This article was published in 2009, in Newsletter 85.
Here’s a radical proposal for cycling on Gilbert Road. This street in north Cambridge is a fairly busy through route connecting Milton Road near Mitcham’s Corner to Histon Road.
We would really like to see some hybrid lanes here – wide lanes with a separation from traffic – to replace the useless advisory lanes there now. But it really isn’t wide enough. By laser measure it is about 9.4 metres kerb to kerb along most of its length. So without some lateral thinking the best that’s likely to happen is ‘absolute minimum’ width 1.5 m mandatory lanes down each side. Under the banner of a Demonstration Town project, that’s less than revolutionary and not very satisfactory.
Another constraint is the trees. While there is scope for a little local widening,especially near the junctions, the rest of the road is lined with trees, which no one is likely to be enthusiastic about losing. There’s also a steep camber which makes doing anything near the kerb complicated.
Let’s put bikes down the middle
OK, your mind immediately fills with all the reasons why it can’t be done. But bear with me for a while.
What I have in mind is two 2.9 m or 3 m traffic lanes on either side and 3-and-a-bit metres of flat cycle track between them separated by a fairly shallow kerb up onto the cycleway. To discourage cars using the cycleway to overtake there would need to be posts or other obstacles at strategic intervals.
The reason for doing it this way is that the whole is much greater than the sum of the parts. A two-way 3+ m cycleway is wide; a 1.5 m lane is narrow (and can’t be segregated by a kerb as overtaking would then be impossible).
There is a secondary advantage in this particular location. If the cycleway continued through the Milton Road junction the short distance to Mitcham’s Corner, then it would end in just the right place to join the central crossing of the Corner. This would however need a short stretch of bus lane to be given up. Even if so radical a scheme were accepted, that may be a step too far (though the bus lane is often double parked with cars now).
Gilbert Road has traffic lights at both ends and at Carlton Way in the middle. There is also a minor, slightly offset crossroads at the entrance to Chesterton Community College and two other minor side roads with T junctions.
The traffic signals are quite easily dealt with by phases which include the cycleway almost as if it were a separate arm of the junction. But note that turning left onto the cycleway doesn’t need a separate phase – it’s the same as going straight on to start with.
At the side roads the central position of the cycleway would make it much easier to give priority to cycles than it would if they were positioned on the edges. The road can be widened slightly at each junction and put on a raised table so the road rises rather than the cycleway dipping. The main road gives way to the side road so it works a bit like a mini roundabout. The staggered junction is just two of these joined together. See diagram on opposite page.
Yes, it’s a radical solution, but it allows for much more space for bikes in the limited space available.
How would I turn right in my car out of my driveway?
You drive across the cycleway, giving way to each stream of traffic in turn (including the cycleway). The kerbs of the cycleway would be angled opposite driveways (which would also allows bikes on and off).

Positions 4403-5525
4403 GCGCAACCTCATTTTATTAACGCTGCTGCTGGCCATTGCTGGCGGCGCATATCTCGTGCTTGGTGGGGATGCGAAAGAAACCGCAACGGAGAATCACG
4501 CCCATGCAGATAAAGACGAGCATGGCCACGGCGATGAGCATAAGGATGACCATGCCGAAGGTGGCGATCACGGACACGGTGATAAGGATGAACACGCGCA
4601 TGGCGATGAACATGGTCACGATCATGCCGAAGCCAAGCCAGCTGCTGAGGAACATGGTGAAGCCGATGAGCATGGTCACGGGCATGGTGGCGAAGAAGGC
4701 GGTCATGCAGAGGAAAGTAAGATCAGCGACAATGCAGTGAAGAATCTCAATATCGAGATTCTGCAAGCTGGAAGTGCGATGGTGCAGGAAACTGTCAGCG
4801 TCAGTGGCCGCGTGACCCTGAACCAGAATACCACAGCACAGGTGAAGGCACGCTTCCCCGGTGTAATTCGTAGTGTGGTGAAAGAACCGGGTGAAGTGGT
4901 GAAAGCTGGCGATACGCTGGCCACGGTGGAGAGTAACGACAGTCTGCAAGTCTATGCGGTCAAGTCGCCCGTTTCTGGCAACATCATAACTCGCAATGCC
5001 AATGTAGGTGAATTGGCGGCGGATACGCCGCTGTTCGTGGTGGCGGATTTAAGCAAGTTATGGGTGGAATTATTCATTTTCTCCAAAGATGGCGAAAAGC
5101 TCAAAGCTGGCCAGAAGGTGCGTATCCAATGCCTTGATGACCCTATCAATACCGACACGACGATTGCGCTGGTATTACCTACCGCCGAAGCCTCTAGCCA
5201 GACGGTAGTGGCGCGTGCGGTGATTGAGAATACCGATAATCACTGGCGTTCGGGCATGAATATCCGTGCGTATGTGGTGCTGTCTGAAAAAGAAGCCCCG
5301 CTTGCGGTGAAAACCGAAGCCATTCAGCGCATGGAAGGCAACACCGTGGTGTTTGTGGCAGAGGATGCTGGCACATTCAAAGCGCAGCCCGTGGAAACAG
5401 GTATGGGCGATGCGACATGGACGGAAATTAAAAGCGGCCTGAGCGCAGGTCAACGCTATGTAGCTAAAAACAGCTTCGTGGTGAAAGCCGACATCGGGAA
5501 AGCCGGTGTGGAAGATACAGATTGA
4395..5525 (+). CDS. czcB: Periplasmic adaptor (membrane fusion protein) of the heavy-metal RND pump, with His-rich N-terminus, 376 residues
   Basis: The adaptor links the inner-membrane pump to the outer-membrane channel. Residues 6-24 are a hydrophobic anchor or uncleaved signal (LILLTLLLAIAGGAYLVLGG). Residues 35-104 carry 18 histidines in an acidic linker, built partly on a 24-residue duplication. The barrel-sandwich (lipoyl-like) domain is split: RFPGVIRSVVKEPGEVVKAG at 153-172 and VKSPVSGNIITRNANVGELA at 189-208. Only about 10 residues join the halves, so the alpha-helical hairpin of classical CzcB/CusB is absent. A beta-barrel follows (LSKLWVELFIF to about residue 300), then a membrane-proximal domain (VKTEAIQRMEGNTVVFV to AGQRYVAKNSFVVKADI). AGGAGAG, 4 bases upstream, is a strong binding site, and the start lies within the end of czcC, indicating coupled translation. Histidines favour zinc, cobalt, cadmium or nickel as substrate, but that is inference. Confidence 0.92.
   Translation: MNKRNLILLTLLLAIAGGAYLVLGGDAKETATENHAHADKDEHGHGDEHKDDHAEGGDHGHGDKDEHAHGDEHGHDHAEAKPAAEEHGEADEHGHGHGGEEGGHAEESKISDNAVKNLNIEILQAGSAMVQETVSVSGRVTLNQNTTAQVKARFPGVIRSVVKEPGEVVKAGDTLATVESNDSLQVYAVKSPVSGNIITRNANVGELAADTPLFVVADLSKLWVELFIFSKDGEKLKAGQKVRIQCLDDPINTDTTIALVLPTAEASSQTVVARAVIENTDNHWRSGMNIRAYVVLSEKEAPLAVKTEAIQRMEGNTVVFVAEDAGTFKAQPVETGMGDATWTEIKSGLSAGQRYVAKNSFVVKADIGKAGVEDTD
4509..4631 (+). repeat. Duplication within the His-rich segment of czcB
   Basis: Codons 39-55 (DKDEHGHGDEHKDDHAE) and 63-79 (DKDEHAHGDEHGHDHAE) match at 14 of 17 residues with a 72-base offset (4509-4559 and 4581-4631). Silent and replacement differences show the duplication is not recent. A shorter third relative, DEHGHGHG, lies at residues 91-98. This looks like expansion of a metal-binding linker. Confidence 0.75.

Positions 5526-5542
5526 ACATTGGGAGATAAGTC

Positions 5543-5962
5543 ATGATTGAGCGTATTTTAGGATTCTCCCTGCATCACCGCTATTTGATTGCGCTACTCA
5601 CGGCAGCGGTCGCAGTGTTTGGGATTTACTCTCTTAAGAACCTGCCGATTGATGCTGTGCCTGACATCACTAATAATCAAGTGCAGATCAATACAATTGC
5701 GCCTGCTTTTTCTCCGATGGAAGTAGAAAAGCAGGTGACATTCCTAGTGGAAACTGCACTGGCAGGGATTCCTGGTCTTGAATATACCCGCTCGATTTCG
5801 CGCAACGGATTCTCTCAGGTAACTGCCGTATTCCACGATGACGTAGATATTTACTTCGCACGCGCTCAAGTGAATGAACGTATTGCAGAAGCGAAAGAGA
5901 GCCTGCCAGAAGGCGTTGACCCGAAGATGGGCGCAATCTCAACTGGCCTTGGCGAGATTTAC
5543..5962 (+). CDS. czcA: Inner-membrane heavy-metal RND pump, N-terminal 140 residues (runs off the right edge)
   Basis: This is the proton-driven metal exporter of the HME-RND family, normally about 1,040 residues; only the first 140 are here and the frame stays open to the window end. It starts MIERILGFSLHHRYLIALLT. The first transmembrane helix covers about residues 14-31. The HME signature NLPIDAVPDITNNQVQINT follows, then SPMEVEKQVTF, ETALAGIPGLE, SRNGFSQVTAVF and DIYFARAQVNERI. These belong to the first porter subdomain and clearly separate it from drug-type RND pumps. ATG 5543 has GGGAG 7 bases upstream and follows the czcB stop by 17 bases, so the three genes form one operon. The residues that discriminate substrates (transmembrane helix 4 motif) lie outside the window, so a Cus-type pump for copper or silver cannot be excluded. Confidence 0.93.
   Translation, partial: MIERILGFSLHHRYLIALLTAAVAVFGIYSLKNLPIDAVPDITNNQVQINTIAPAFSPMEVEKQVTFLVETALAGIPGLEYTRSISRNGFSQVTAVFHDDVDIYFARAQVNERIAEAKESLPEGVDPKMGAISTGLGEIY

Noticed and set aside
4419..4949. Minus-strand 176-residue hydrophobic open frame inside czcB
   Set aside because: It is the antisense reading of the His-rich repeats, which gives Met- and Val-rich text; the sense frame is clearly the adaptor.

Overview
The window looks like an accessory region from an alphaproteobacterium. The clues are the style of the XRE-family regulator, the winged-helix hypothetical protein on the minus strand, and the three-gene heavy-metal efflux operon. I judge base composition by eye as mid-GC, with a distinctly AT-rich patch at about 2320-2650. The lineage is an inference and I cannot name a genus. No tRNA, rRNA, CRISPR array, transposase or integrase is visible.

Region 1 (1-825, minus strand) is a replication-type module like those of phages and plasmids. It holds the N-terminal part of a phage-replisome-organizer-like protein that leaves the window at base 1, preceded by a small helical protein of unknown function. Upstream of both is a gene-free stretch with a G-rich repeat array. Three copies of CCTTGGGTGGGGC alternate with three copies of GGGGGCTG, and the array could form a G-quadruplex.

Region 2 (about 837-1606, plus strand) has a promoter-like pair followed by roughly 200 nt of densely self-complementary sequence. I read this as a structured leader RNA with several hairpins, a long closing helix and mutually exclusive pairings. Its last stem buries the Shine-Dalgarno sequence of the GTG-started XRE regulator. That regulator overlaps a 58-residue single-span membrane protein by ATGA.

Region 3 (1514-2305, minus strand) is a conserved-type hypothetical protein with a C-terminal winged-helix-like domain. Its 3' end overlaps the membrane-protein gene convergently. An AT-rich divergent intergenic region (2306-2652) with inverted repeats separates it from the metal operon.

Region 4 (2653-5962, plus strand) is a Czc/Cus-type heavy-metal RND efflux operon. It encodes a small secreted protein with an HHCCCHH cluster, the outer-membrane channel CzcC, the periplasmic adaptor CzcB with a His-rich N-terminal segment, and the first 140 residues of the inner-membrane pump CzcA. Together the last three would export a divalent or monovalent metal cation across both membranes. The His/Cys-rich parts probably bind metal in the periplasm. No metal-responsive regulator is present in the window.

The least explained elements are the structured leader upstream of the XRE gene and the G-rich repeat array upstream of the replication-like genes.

Won’t it mean loss of on-street car parking?
Yes. But so would mandatory cycle lanes or indeed any other scheme to give space to cycles other than an appalling footway conversion to shared use. If this bullet cannot be bitten, we cannot make progress on Gilbert Road at all. Only a couple of houses don’t have driveways.
What about emergency vehicles?
Either they drive on the cycleway or cars hop up onto the cycleway to give way. Obviously it has to be made very clear which. The point is though that they have a way through.
What about deliveries?
There would need to be occasional delivery bays in convenient spaces; the driveways also provide space for a delivery vehicle to pull off the road in most cases and removal vans can back into driveways.
Won’t it be expensive?
Yes. But any solution that isn’t just more of the same old inadequate cycle lanes that frustrate the experienced cyclist without giving more timid cyclists the protection they demand is likely to cost a lot. Quality is the watchword of the Cycle Cambridge project.
Can it be trialled?
I think so. Though the traffic lights have to be properly dealt with, the cycleway could be delineated with railway sleepers or similar and the existing surface used to give it a go.
What about bus stops?
No change. Traffic has to wait behind buses, but that’s safer and adds to the sense of slower traffic caused by the narrower lanes and junction give-ways.
Won’t it mean cyclists crossing the road more?
Not really. Most people will get on at the ends helped by the traffic lights which will feel just like any other junction – better if the phasing is right. For those joining part way, yes, you need to cross, but only a 3 m lane, not the 9 m of two way traffic if lanes were at the edge and which you would have to cross anyway on either the way out or back.
Could children use it?
As a segregated facility, you won’t get anything better that is not completely away from a road. Because it is in the centre with priority, it is much better than a pavement cycleway because it does not cross side roads which is where the danger is (as well as being a much higher quality facility).
Cambridge Cycling Campaign feels that innovative ideas are needed. What do you think of this one? Editor